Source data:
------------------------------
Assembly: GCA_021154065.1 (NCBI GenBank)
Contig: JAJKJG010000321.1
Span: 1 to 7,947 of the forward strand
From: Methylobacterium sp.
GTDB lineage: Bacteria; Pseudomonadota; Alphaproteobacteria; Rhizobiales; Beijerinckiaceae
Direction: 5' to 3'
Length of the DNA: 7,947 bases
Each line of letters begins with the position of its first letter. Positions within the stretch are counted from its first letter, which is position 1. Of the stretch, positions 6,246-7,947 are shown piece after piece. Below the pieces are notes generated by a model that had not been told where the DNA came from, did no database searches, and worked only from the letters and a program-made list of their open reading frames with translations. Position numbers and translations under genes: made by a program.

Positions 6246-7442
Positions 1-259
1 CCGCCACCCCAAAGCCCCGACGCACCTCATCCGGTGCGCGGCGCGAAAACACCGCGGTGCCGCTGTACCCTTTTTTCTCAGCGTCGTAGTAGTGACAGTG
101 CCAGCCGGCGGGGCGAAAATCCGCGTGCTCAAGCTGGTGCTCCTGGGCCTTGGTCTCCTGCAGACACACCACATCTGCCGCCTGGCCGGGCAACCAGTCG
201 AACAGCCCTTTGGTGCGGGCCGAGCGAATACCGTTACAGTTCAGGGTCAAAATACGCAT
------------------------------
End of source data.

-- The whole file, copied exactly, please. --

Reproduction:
Assembly: GCA_021154065.1 (NCBI GenBank)
Contig: JAJKJG010000321.1
Span: 1 to 7,947 of the forward strand
From: Methylobacterium sp.
GTDB lineage: Bacteria; Pseudomonadota; Alphaproteobacteria; Rhizobiales; Beijerinckiaceae
Direction: 5' to 3'
Length of the DNA: 7,947 bases
Each line of letters begins with the position of its first letter. Positions within the stretch are counted from its first letter, which is position 1. Of the stretch, positions 6,246-7,947 are shown piece after piece. Below the pieces are notes generated by a model that had not been told where the DNA came from, did no database searches, and worked only from the letters and a program-made list of their open reading frames with translations. Position numbers and translations under genes: made by a program.

Positions 6246-7442
Positions 1-259
1 CCGCCACCCCAAAGCCCCGACGCACCTCATCCGGTGCGCGGCGCGAAAACACCGCGGTGCCGCTGTACCCTTTTTTCTCAGCGTCGTAGTAGTGACAGTG
101 CCAGCCGGCGGGGCGAAAATCCGCGTGCTCAAGCTGGTGCTCCTGGGCCTTGGTCTCCTGCAGACACACCACATCTGCCGCCTGGCCGGGCAACCAGTCG
201 AACAGCCCTTTGGTGCGGGCCGAGCGAATACCGTTACAGTTCAGGGTCAAAATACGCAT